The Business Journal recently spoke with veteran real estate professionals Peter Anderson, vice president of Pattillo Industrial Real Estate and Northeast Florida NAIOP president; Hobart Joost Jr., principal and industrial team director at Colliers International Northeast Florida; and Monte Merritt, senior director with Franklin Street’s Jacksonville office, to discuss their opinions and predictions on the Jacksonville port dredging project and its effects on the commercial real estate market. Here are their edited responses:
How important is the dredging for Jacksonville’s economy and CRE markets?
Anderson: Jaxport is an important component of Jacksonville’s diverse economy. Some goods flowing through Jaxport are stored in Northeast Florida, which leads to meaningful capital investment in commercial real estate and jobs. Dredging is not required for auto imports or break-bulk imports. Dredging is not required to maintain Jaxport’s existing primary container traffic with Puerto Rico and the Caribbean. However, dredging is required to handle post-Panamax ships, thus dredging may lead to increased flow of goods through Jaxport and thus lead to additional jobs and capital investment, including commercial real estate.
Joost: The Jacksonville Port Authority is a leading driver for industrial real estate development throughout the region. Jaxport is also, in an indirect way, a driver for the area commercial real estate markets. One case in point is Crowley Maritime Corp.’s ownership of a 113,000-square-foot office building at Regency. If Jaxport was not active, neither would be Crowley. And as a result of Crowley being in Jacksonville, they recently received federal government approvals to ship LNG [liquefied natural gas] to the Caribbean market, another big win for Jaxport.
How long before the dredging will affect the commercial real estate market?
Anderson: Most experts believe that, given a best-case scenario, the dredge completion is seven years out. This is based upon the need to obtain the commitments to fund the project, obtain permit approval, and complete the actual dredging. Consider how long we have worked on the Mile Point issue, which is still incomplete. Thus, there is not a near-term impact on the commercial real estate market in regard to dredging.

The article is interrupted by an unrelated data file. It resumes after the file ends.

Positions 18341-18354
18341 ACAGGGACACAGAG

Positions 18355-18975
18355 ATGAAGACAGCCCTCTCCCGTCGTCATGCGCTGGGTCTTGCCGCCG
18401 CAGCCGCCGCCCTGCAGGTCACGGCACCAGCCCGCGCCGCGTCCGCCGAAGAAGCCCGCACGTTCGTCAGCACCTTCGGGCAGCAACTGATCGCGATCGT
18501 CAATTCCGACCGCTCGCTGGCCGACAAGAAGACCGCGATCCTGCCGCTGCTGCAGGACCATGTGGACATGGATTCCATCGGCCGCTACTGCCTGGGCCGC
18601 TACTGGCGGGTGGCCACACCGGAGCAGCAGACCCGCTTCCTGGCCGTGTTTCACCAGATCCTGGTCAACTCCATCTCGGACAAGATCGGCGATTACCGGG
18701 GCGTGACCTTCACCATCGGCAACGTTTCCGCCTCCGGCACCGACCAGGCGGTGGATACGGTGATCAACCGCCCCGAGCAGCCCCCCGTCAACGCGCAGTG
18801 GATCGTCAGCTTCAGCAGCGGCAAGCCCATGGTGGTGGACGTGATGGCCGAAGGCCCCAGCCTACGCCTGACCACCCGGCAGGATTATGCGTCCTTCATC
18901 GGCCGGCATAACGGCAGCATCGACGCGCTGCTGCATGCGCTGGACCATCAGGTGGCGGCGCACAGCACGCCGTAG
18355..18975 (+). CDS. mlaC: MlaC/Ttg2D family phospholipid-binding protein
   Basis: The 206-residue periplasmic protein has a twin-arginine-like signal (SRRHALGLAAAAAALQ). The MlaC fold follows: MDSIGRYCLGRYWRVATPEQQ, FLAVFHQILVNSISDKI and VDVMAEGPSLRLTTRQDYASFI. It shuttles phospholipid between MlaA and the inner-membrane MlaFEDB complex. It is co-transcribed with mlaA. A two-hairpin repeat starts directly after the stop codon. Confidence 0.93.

Joost: In my opinion, deepening the [shipping] channel to 47 feet will have more of an immediate impact on the industrial market, and over time, more of a residual effect on the balance of the commercial real estate market. As employment and jobs increase, so does the demand for retail services, office space and housing. Supporting this are facts and figures from the Jaxport website:
• The number of positions [jobs] related to cargo activity at the Port of Jacksonville has grown to 108,260, up from 42,647 in 2008.
• A new overall job figure of 132,599 has more than doubled since 2008.
• Direct jobs generated by container activity at Jaxport have grown by 57 percent.
Merritt: The deepening must occur before expansion is evident in the office and industrial markets. I would estimate about a year after completion is when we should start seeing more demand for warehouse space and other industrial/office properties. Originally, local officials were saying the project would be done in 2016, but the completion estimate has now been pushed back to 2017 or 2018.
What are the negative impacts that come with deepening of the port?
Joost: The first is the cost. Over the past history at Jaxport, the Army Corp of Engineers has not been able to give accurate cost figures associated with prior deepening operations. Then there are the environmental concerns with saltwater intrusion and the effect on the plants and animals. This may be lessened by some extent by breaching the Rodman Dam. There needs to be more science. And lastly, blasting the lime rock in certain areas, and the concerns that come with that process.
What are your predictions for the future of Jacksonville’s industrial and office markets?
Merritt: Local real estate executives remain optimistic about the expansion and development of these markets, and I believe the port dredging project is a significant contributor. Although the funding sources are still unclear, it is important for the city to look forward. For industrial, a deeper port will attract additional shipping lines, thus creating a need for more warehouses and distribution centers. For the office market, it will entice businesses that rely on large cargo shipments to relocate or expand to Jacksonville to have a presence near the port.
Major brands that currently operate through the Port of Jacksonville:
Bacardi: Product is distilled in Puerto Rico and shipped through Jaxport in containers and bottled here in Jacksonville, for distribution throughout the United States.
Wal-Mart Stores Inc.: Product is shipped in containers to supply retail stores in Puerto Rico.
Bridgestone Firestone North American Tire LLC: The largest distribution center in the area, at 1 million square feet, uses Jaxport for Asian imports.
The Walt Disney Co.: A recent win for Jaxport. All Disney products bound for Disney World now come through Jaxport.
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